USA Today asks: Do private schools with doctrines have a right to the NCAA brand?

If you didn't see this big-time sports story coming then you haven't been paying attention.

During a radio talk show a few months ago, I speculated that if Baylor (one of my two alma maters) had qualified for the final four in football, it was highly likely that gay-rights groups would petition the NCAA powers that be to have the Bears (and other private schools with doctrinally based lifestyle covenants) kicked out of the association.

Not yet. But the arguments are beginning, as evidenced in the new USA Today feature that ran under the headline, "When religion and the LGBT collegiate athlete collide."

Now, if you believe in old-school journalism ethics -- think "American Model" of the press -- then the goal of this story is to accurately represent the beliefs of representatives on both sides of this debate. Want to guess how that turns out?

Meanwhile, it's crucial to remember that the NCAA is not a government agency and, as a private body, is not limited by the First Amendment's free exercise of religion clause. To further complicate matters, the NCAA includes both private and state schools. Thus, while there may be legal issues involved (television and conference contracts, for example) in this NCAA debate, this really shouldn't be called a religious-liberty debate. The NCAA rules.

This feature starts, of course, with a gay athlete -- swimmer Conner Griffin -- who attends Fordham University, a Catholic school that is clearly enlightened since it has chosen the spirit of the age over attempts to live out (some would say "enforce") Catholic doctrines on marriage and sex.

So right up top there is this exchange:

"People want to tell me I’m brave,” Griffin tells USA TODAY Sports. “Coming out as gay isn’t brave, or shouldn’t be. I was born this way. I didn’t choose it. People choose to enlist in the Army. That’s brave. Coming out should just be normal and not a big deal.”
Except that it is a big deal at many religiously affiliated colleges that see homosexuality as a sin -- and that have codes of conduct banning same-sex relations. Freedom of religion allows such schools to operate under their own precepts and beliefs, but gay rights advocates say that doesn’t mean the NCAA must allow membership to schools that enforce these kinds of codes.
"The association is this fascinating, complex entity that has universities and colleges that cover the political spectrum, many of which have religious affiliations,” NCAA president Mark Emmert says. “The association entrusts its board of governors, a group of mostly university presidents, to establish the core principles and values by which they want to conduct college sports.”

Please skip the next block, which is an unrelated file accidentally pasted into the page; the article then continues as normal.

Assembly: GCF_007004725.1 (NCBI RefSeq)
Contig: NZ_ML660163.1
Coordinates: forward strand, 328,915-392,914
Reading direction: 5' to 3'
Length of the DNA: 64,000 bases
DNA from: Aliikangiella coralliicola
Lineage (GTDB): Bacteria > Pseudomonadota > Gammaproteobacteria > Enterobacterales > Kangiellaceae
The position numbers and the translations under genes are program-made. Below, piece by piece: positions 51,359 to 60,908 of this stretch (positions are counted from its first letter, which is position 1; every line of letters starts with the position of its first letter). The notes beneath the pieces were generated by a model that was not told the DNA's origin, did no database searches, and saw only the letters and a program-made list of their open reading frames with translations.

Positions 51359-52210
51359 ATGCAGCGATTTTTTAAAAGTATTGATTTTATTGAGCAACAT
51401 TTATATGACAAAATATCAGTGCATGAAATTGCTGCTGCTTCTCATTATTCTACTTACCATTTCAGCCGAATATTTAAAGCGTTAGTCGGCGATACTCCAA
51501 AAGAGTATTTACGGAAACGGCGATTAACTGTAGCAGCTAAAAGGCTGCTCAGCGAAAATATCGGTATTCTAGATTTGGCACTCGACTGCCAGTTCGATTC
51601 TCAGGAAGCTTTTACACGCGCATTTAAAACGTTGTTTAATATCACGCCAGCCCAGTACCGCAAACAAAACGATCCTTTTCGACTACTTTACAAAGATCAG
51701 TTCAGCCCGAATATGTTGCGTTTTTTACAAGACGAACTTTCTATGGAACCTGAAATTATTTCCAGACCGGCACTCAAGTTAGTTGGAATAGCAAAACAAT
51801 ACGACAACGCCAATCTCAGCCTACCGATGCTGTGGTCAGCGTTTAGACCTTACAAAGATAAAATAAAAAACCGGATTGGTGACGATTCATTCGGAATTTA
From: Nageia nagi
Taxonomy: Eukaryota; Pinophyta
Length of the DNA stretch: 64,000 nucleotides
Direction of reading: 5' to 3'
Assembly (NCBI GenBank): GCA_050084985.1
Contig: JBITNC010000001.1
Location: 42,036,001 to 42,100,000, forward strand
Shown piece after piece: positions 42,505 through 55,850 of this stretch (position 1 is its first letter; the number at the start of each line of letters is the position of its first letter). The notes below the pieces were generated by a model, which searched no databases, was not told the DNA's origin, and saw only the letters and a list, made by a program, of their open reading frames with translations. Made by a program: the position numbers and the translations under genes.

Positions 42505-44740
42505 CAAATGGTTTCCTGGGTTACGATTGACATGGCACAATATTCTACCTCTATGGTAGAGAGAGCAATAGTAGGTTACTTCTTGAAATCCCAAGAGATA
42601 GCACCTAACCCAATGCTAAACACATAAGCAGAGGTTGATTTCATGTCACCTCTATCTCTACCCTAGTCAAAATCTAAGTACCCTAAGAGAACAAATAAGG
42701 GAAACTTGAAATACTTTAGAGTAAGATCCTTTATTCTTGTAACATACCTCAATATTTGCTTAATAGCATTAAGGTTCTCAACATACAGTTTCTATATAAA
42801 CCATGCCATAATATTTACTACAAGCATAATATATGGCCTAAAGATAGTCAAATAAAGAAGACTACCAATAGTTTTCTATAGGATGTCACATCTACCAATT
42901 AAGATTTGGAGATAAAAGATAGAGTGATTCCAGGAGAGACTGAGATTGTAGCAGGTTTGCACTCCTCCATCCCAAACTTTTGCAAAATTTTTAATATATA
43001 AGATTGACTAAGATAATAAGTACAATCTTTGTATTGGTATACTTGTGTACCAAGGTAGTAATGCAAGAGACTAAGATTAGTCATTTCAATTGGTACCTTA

Now, set aside the issue of whether scientists have -- think debates about DNA in identical twins -- proven a genetic cause for the mysteries of homosexuality and, yes, bisexuality.

The question is whether journalists at USA Today actually understand the beliefs of the millions (or maybe billions) of Christians, Jews, Muslims, Mormons and others who believe that all sex outside of male-female marriage is a sin.

Thus, does this sentence accurately state their beliefs? Read it again: "Except that it is a big deal at many religiously affiliated colleges that see homosexuality as a sin -- and that have codes of conduct banning same-sex relations."

Do the leaders of these schools believe that homosexual orientation is a sin or would they say that they believe acts of gay sex are sinful (as are all sexual acts, straight or gay, outside of marriage)?

Now, activists on the other side of this argument, including lots of liberal religious believers, would say that this is a distinction without a difference. Sexual orientation equals race and that's that and everyone has a right to have sex, got it? That is a point of view that, clearly stated, MUST be included in this report, and it is.

However, right up front, the editors at USA Today have twisted the beliefs of folks on one side of the debate at the heart of this piece. That is not a good place to start. USA Today needs to run a correction.

As you would expect, the trans revolution also plays a major role in this story. Thus:

The Education Department said in 2014 that transgender students are protected by Title IX. Since, dozens of religious schools -- mostly smaller and lesser known, and none of the schools mentioned in this story -- have asked for waivers that allow them to deny admittance to transgender students. And that has turned into a flashpoint for the NCAA.